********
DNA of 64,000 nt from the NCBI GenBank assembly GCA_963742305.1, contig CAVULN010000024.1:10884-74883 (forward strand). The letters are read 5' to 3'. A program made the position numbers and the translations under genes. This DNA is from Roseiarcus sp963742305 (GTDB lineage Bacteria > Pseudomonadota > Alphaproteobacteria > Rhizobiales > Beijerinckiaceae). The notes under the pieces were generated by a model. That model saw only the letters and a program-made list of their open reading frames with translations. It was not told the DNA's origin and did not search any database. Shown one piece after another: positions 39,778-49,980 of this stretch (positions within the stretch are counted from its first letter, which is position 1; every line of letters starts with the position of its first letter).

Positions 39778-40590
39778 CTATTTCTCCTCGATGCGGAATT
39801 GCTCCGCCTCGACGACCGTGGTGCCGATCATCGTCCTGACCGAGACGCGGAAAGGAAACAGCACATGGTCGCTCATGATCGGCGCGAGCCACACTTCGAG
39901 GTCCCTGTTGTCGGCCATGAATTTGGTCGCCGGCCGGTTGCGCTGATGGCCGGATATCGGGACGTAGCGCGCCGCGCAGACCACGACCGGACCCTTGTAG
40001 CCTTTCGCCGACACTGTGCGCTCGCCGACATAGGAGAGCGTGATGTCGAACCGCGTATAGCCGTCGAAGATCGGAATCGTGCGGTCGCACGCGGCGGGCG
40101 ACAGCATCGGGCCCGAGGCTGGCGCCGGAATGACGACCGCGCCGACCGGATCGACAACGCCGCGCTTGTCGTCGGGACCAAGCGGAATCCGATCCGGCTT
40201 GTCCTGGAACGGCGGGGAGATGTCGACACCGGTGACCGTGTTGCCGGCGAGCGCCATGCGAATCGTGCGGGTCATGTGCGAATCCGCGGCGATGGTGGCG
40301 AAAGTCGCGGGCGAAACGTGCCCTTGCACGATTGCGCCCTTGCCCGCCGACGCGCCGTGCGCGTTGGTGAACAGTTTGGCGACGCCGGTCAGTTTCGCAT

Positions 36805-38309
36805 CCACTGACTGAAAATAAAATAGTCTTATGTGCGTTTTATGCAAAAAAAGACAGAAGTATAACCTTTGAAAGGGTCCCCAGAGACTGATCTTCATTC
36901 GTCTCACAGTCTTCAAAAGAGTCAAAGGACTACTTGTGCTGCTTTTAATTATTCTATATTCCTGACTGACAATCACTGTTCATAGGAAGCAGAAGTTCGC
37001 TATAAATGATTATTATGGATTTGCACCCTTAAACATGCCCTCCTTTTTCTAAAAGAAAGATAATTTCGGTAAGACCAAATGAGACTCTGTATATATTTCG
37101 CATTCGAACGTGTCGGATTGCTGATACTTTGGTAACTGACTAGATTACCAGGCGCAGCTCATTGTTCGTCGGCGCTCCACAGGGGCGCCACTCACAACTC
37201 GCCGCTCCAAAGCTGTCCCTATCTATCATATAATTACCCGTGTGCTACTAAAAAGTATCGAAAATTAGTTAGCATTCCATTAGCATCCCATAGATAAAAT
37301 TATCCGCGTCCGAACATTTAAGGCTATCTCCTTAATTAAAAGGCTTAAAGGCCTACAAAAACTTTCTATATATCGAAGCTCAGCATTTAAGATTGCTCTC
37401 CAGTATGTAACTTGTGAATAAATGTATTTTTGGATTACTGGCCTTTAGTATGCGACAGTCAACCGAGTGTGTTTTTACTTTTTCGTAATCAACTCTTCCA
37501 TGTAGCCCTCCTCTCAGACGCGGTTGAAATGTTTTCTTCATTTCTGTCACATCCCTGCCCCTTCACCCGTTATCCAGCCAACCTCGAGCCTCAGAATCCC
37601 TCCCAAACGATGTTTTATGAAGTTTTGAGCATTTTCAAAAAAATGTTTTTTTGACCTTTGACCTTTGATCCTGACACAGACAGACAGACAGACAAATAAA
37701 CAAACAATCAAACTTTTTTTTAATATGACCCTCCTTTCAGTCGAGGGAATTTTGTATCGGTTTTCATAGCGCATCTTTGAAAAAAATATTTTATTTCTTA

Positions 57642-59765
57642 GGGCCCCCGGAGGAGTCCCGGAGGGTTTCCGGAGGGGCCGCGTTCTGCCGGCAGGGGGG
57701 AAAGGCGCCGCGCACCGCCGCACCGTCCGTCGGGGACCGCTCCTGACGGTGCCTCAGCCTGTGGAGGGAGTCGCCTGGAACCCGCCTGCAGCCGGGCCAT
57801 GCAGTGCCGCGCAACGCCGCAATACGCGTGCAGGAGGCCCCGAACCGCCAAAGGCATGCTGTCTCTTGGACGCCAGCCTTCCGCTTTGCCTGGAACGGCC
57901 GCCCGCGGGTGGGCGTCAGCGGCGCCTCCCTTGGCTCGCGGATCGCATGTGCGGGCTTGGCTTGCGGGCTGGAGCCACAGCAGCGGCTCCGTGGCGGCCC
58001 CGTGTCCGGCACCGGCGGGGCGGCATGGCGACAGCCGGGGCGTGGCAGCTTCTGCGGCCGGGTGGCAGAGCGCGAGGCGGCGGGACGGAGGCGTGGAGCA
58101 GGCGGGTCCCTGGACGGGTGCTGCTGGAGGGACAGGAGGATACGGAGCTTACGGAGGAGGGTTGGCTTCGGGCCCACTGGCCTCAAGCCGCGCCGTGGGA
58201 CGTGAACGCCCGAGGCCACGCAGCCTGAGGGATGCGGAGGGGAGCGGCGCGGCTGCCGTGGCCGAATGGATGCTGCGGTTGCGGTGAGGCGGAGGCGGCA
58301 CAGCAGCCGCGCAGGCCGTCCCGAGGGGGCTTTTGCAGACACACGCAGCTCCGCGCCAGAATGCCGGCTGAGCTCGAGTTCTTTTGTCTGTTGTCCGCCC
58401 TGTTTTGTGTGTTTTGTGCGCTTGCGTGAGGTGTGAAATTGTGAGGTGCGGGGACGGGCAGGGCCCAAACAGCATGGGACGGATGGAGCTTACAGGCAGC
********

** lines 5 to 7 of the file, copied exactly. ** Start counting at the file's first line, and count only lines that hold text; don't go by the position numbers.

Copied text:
39901 GTCCCTGTTGTCGGCCATGAATTTGGTCGCCGGCCGGTTGCGCTGATGGCCGGATATCGGGACGTAGCGCGCCGCGCAGACCACGACCGGACCCTTGTAG
40001 CCTTTCGCCGACACTGTGCGCTCGCCGACATAGGAGAGCGTGATGTCGAACCGCGTATAGCCGTCGAAGATCGGAATCGTGCGGTCGCACGCGGCGGGCG
40101 ACAGCATCGGGCCCGAGGCTGGCGCCGGAATGACGACCGCGCCGACCGGATCGACAACGCCGCGCTTGTCGTCGGGACCAAGCGGAATCCGATCCGGCTT